The Town of Woodbury, New York Police Department refused to allow an officer to use sick leave unless the officer qualified for leave under the Family and Medical Leave Act (FMLA). The officer’s labor organization, the Police Benevolent Association, challenged the Town’s decision in arbitration. An arbitrator upheld the grievance. The Arbitrator ruled that in the absence of any contractual provisions concerning the Town’s right to manage sick leave use, “the rule of reasonableness and good faith should be used to measure exercises of managerial rights and provides the standard to be followed by the Arbitrator in assessing the grievance. Whatever salutary purposes may be of FMLA leave, there is no reasonable basis the Arbitrator can find in the record that mandates an employee be prevented from using sick leave to which he is entitled under the contract by pairing it with FMLA leave.”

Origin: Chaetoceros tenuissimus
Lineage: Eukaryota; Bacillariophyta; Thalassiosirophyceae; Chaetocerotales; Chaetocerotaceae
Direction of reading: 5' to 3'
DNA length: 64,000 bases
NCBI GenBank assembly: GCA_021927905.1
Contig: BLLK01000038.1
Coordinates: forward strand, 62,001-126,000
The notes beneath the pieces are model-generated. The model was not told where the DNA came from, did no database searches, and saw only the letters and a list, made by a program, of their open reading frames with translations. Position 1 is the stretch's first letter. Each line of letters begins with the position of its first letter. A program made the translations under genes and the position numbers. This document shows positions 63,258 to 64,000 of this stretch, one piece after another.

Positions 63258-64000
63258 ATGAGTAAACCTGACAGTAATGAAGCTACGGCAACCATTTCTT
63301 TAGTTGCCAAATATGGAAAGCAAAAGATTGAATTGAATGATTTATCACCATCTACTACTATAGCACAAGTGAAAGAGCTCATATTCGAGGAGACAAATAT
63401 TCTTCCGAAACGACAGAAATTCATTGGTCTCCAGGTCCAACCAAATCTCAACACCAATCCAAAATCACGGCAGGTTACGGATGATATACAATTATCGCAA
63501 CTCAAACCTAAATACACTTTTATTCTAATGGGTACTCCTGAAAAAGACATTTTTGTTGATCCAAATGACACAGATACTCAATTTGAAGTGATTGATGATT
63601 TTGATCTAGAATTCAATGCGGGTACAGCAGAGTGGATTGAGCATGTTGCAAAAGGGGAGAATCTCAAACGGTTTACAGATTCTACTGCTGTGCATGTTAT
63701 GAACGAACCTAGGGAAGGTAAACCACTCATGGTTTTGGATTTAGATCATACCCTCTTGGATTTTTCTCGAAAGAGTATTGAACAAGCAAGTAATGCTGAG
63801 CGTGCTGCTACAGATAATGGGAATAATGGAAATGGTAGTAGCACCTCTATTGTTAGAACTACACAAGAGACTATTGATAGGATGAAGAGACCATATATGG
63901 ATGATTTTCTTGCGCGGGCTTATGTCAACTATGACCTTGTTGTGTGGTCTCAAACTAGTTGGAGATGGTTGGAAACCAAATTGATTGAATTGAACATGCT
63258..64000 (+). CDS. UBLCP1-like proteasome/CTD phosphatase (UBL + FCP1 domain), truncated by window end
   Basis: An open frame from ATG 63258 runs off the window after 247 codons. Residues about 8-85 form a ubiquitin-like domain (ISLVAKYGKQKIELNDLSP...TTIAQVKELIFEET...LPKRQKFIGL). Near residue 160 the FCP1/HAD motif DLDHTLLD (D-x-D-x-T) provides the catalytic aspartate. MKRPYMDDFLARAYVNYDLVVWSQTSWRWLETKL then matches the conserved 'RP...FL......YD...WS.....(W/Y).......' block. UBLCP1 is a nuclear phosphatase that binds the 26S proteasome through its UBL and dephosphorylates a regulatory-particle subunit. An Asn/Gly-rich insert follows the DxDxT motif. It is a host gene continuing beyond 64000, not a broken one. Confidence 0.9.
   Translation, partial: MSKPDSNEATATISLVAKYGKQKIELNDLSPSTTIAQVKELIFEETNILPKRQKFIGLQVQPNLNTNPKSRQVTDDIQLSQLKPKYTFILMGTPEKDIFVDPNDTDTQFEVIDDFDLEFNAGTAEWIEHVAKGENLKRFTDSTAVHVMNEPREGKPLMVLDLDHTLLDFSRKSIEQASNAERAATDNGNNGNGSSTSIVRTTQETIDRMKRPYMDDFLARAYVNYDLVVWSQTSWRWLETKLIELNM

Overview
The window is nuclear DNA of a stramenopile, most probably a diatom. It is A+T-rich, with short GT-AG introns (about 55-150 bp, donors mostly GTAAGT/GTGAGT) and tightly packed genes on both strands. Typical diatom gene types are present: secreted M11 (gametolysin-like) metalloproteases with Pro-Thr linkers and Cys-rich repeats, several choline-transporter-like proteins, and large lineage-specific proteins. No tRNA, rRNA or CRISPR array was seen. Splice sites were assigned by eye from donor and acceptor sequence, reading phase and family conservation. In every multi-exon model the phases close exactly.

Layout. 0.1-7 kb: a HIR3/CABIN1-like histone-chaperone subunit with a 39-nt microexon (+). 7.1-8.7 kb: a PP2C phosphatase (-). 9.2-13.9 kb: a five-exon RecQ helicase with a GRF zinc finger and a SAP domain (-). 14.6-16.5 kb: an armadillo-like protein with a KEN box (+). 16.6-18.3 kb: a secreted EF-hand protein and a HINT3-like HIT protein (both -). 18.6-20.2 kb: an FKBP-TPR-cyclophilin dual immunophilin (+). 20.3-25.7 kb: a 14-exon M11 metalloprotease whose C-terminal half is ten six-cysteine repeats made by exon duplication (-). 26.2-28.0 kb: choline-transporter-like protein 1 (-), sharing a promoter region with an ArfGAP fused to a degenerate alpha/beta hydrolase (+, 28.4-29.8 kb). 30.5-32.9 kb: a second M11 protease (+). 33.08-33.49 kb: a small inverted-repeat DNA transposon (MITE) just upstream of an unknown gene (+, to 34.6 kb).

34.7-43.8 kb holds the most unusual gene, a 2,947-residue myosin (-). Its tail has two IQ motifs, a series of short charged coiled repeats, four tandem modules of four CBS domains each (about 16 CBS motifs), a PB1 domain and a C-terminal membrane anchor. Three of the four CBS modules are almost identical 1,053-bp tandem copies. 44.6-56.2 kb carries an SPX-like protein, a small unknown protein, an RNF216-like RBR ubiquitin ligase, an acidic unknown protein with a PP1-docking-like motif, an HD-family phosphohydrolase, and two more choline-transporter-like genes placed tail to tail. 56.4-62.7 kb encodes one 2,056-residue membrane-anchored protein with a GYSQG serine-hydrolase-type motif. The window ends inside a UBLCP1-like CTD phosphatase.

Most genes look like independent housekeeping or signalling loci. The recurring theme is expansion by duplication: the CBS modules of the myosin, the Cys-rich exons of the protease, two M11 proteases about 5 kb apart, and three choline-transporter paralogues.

The Arbitrator also addressed the Town’s requirement that the officer provide a doctor’s note for each use of sick leave. The Arbitrator concluded that in the absence of any evidence that the officer had abused sick leave in the past, the general medical documentation provided by the officer would suffice instead of daily sick leave doctor’s slips.
Town of Woodbury and Town of Woodbury PBA, LAIG 6625 (Rinaldo, 2008).
This article appears in the December 2008 issue